[Here’s the latest in an ongoing series of reviews of all of Lloyd Alexander’s non-Prydain books. To see all posts in this series, click on the “Lloyd Alexander” tag.]
Yes, that’s the cover of The El Dorado Adventure. Yes, the girl behind the counter at the bookstore gave me a suspicious look when I bought it. That didn’t bother me; what did worry me was that the Vesper Holly adventures would be a chore to read. I was wrong. Published in 1987, this second of six books about the 19th-century teenage adventurer and polymath is a hoot—and further proof of Lloyd Alexander’s knack for writing pure, lighthearted action.
When the wealthy, orphaned Vesper receives a mysterious telegram about some volcano-festooned real estate she inherited from her parents, she puts aside her banjo and her experiments in fractionating hydrocarbons and sails with her bumbling guardian from Philadelphia to El Dorado, “one of a tumble of countries crowding the neck of land between North and South America.” Upon her arrival, she battles a slippery French engineer who plans to build a canal that will flood the last surviving village of the Chiricas, the only local tribe to hold off the Conquistadors. During her stay in El Dorado, Vesper also breaks out of several prisons, repairs a riverboat engine, brings about gender equity among the Chiricas, burns down an opera house, quotes Rousseau and Alfred de Musset from memory, and arranges for the eruption of a dormant volcano—all without the benefit of a formal education.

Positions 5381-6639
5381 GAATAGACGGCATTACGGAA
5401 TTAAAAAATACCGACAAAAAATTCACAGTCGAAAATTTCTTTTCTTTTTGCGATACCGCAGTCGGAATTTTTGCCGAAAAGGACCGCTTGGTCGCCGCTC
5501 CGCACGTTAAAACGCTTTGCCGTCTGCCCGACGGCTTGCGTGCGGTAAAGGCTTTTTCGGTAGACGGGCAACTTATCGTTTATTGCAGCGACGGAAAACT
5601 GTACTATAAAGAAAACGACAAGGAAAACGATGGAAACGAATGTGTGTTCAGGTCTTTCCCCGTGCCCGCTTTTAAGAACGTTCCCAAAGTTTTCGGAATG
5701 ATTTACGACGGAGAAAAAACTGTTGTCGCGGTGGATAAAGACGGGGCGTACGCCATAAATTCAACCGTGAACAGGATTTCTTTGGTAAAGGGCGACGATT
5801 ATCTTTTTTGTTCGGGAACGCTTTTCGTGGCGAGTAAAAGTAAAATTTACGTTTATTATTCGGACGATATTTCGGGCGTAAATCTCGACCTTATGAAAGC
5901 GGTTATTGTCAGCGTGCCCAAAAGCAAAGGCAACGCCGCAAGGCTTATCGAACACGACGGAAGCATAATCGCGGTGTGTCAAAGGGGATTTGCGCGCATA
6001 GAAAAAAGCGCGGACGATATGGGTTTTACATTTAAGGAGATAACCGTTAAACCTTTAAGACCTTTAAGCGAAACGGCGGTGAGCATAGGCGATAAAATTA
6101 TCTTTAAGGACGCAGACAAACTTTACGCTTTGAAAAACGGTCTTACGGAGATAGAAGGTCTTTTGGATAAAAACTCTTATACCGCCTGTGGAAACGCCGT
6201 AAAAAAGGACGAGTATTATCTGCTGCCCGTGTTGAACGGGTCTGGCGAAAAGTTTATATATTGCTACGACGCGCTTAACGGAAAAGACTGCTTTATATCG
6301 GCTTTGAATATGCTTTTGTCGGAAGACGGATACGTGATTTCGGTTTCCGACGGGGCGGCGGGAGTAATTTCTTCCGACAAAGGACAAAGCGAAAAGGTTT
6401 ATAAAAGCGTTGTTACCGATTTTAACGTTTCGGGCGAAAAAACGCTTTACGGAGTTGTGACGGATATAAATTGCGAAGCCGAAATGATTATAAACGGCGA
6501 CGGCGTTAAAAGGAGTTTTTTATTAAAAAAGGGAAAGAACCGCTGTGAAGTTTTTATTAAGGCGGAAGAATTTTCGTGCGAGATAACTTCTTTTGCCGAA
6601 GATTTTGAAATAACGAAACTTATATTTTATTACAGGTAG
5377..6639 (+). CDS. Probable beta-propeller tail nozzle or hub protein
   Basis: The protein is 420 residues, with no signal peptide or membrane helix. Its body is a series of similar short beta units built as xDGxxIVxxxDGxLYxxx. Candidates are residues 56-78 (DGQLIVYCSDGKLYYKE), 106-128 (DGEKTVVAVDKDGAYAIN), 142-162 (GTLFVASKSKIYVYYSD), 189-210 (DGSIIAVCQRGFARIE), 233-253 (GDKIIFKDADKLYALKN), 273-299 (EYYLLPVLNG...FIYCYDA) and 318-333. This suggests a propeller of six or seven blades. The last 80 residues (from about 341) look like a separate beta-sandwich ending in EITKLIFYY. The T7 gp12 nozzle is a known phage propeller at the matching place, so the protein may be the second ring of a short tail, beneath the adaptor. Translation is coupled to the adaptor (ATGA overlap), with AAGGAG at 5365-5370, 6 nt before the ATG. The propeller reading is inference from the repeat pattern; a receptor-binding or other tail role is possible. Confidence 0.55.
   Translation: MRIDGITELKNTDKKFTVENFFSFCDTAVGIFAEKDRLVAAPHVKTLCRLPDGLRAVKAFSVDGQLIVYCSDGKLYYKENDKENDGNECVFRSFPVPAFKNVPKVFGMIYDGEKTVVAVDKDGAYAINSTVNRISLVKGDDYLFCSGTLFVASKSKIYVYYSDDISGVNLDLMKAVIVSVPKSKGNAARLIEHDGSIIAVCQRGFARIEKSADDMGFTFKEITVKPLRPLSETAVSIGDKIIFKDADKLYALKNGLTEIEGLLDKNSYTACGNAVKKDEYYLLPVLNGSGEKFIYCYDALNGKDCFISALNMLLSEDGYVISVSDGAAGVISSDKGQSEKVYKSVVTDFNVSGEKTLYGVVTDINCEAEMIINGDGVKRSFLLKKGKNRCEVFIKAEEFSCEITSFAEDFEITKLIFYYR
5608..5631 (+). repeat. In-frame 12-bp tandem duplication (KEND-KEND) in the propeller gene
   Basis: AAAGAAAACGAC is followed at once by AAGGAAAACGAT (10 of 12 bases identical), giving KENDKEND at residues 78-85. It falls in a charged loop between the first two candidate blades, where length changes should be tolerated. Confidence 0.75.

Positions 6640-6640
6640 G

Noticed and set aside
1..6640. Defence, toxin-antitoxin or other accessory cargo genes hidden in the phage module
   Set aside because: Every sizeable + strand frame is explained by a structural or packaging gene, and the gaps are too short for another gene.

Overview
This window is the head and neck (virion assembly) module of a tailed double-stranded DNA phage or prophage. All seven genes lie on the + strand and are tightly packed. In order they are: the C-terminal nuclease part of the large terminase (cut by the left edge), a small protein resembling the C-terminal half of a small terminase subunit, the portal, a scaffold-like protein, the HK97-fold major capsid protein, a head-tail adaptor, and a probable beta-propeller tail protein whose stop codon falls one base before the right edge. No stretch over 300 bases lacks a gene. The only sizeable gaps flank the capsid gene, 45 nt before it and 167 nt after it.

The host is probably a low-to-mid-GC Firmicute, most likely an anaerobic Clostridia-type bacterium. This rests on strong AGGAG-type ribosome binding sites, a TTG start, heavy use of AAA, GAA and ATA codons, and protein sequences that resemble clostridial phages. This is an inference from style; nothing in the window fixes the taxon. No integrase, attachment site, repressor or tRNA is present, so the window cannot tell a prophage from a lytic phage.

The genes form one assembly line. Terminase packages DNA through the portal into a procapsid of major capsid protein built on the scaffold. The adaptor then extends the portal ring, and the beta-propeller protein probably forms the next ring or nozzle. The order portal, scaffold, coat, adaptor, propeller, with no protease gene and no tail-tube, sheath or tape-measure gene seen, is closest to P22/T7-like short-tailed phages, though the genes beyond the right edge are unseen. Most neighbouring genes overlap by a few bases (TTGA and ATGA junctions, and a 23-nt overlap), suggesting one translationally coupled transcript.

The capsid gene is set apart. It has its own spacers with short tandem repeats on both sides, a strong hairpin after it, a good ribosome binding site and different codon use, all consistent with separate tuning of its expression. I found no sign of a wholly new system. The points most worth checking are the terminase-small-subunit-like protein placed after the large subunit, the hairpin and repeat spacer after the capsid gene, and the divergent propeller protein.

Of course, Vesper’s preposterous competence is half the fun of the Vesper Holly Adventures; the stuffy narrative voice of her guardian, Dr. Brinton “Brinnie” Garrett, is the other half. Educated but largely uncreative, Brinnie is the classic unreliable narrator, but he never becomes a buffoon, and his Victorian decency is frequently comic. When the evil Dr. Helvitius—Vesper’s nemesis from The Illyrian Adventure and Moriarity to her Holmes—resurfaces in El Dorado, Brinnie is livid. “The fellow is a disgrace to the academic profession,” he huffs, even as he backslides into good-hearted optimism: “Perhaps, I suggested, he might still retain some spark of human decency. He was, I reminder her, an opera lover.”
When Vesper dissuades the Chiricas from initiating a hopeless armed rebellion that would surely cause their extinction, and when Brinnie contemplates pulling the trigger when an evil man lands in his rifle sights, Alexander comes close to reexamining some of his favorite moral questions—but then something blows up, or our heroes get captured, or a new friend or foe emerges from the steamy jungle. I’ve said before that novelists could learn much about lively, concise storytelling from Lloyd Alexander, but the Vesper Holly books—marketed to girls but with something for everyone, even grown-ups—are especially entertaining because they’re such a rarity: short, breezy adventures by an author who’s having the time of his life.